Ice cream, work, and saving the environment

I don’t eat much ice cream. It’s not that I dislike it, it’s just that I don’t particularly like it. Of course I went to the DopeFest at Farrell’s Ice Cream Parlour in San Diego. I had a hot fudge sundae with bananas in it. I thought that would be all the ice cream I’d eat for a while.

Then last weekend I bought some ice cream at the corner market. I had an urge to make coffee with alcohol and ice cream in it. Okay, I did that. And then yesterday I had a cone at Ben & Jerry’s because it was free and everyone else was going.

They were giving away free ice cream for canser research. It was also Earth Day.

I picked up a pamphlet that contained ideas on how to help save the environment. One of the ideas was to reduce driving by 15 miles per week. The pamphlet claimed that doing this would save 900 pounds of CO[sub]2[/sub] from going into the atmosphere each year. Every day I drive about 90 miles. Six times 15 miles. Thirty times 15 miles every week. That means that if I didn’t commute to work, I would be keeping 27,000 pounds of CO[sub]2[/sub] out of the environment over the course of a year. (6 x 15 = 90, 90 x 5 = 450, 450 / 15 = 30, 30 x 900 = 27,000)

On my own initiative, I’ve had our primary data processing program changed so that an important report is now saved to a dataset instead of only being printed on the hardcopy. The other report that we use has been saved online “forever”. Now there is no reason to have paper output except when the program fails. Again on my own initiative (and with approval from management this time), I’m working with our programming department to save the entire printed output to a dataset with a retention period of seven days. This will allow people to review jobs that failed and to find out why (or, more probably, ask me to find out why their job didn’t work) without having to print the job and wait for it to be delivered from 25 miles away. Since we pay for every line printed, that will save a ton of money.

If data analysis and troubleshooting can be done without paper, then why have an office? I can write my Easytrieve Plus programs, reformat profiles and JCL from anywhere. I already test them and analyze the results online. I usually communicate with my co-workers by e-mail. It seems the only real advantage of being together in a cube farm is that we can go to lunch together.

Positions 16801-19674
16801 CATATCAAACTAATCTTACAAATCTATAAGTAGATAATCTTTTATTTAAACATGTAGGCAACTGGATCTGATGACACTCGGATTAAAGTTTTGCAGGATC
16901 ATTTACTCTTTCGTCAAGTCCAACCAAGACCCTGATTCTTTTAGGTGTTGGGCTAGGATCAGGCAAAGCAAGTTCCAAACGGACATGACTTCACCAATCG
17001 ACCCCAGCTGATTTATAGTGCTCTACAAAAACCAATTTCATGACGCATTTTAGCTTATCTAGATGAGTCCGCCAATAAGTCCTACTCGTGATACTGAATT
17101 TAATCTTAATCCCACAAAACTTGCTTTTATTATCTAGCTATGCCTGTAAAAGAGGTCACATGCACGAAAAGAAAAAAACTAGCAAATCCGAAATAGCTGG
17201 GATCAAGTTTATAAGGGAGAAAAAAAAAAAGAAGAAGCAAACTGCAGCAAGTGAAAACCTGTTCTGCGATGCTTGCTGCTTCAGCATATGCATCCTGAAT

The advantages of not being in a cube farm and telecommuting instead? Preventing 27,000 pounds (in my case) of carbon dioxide from adding to our collection of greenhouse gasses. Reduction in the amount of paper that the company buys and that gets immediately tossed into the recycle bin. Using less paper means that somewhere up the line one tree might not be cut down. (Not immediately, of course. It takes more than one department of one company from reducing demand enough to make a difference.) The demand for petroleum is reduced. The wear and tear on personal vehicles is reduced. Traffic on the freeways and surface streets are reduced, which also wears out the roads more slowly. “Going to work” in your underwear or with bedhead. Reduced demand for office space, resulting in smaller offices for those who don’t telecommute, which means lower rents paid by the company. Brownie Points with the AQMD. Happier employees. And of course, I could finally get the hell out of Los Hideous!!!

Not that it will actually happen. We’re owned by a British company, and British companies seem to be a bit tight-assed. In addition, the company I work for is not known for innovation and forward thinking. Most of the managers are of the “If I can’t see you, you’re not working” variety.

So my little trip to the ice cream store isn’t going to allow me to save 27,000 pounds of CO[sub]2[/sub] from being released into the atmosphere. Nor will very many other companies allow their workers to help save the environment in such a way. It would take a large-scale effort by many companies to make a difference.

But by getting rid of our department’s printed output, at least I’ll be saving some resources and I’ll be saving the company a lot of money. Too bad we’re not one of those companies that pay 10% of the savings to the person who came up with the idea. If all companies paid 10% of saving they’d still be saving 90% of their costs. The employees would have an incentive to innovate. And in the long run it would be good for the environment.

Good ideas.